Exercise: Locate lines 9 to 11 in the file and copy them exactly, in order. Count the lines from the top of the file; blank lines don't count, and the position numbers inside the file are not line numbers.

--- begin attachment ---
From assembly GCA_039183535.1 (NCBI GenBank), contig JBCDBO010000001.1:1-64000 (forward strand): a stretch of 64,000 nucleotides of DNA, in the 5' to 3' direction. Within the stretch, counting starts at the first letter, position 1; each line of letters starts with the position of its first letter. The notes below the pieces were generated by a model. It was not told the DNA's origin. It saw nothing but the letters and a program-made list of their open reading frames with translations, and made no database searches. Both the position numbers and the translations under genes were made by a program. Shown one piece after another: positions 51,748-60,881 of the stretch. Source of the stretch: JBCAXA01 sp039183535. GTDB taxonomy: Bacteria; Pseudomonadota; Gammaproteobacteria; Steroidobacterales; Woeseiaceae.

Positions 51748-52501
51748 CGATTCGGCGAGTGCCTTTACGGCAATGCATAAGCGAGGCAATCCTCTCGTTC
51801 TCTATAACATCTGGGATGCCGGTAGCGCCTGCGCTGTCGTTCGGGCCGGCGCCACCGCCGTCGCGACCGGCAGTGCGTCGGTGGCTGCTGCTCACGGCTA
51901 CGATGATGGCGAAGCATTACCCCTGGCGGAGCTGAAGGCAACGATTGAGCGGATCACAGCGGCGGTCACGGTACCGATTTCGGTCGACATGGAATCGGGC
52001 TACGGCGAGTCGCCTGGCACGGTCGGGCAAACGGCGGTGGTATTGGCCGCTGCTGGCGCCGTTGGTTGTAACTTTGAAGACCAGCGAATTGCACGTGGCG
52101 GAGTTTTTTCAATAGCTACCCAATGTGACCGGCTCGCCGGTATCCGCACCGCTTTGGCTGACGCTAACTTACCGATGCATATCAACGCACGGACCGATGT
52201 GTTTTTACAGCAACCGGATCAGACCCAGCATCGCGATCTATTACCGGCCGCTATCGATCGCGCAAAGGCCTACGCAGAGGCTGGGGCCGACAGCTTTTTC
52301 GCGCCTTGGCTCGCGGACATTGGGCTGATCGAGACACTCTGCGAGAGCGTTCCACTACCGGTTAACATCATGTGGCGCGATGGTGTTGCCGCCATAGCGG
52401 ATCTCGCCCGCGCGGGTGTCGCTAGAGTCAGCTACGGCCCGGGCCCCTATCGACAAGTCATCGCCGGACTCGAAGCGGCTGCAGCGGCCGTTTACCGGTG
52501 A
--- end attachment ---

52301 GCGCCTTGGCTCGCGGACATTGGGCTGATCGAGACACTCTGCGAGAGCGTTCCACTACCGGTTAACATCATGTGGCGCGATGGTGTTGCCGCCATAGCGG
52401 ATCTCGCCCGCGCGGGTGTCGCTAGAGTCAGCTACGGCCCGGGCCCCTATCGACAAGTCATCGCCGGACTCGAAGCGGCTGCAGCGGCCGTTTACCGGTG
52501 A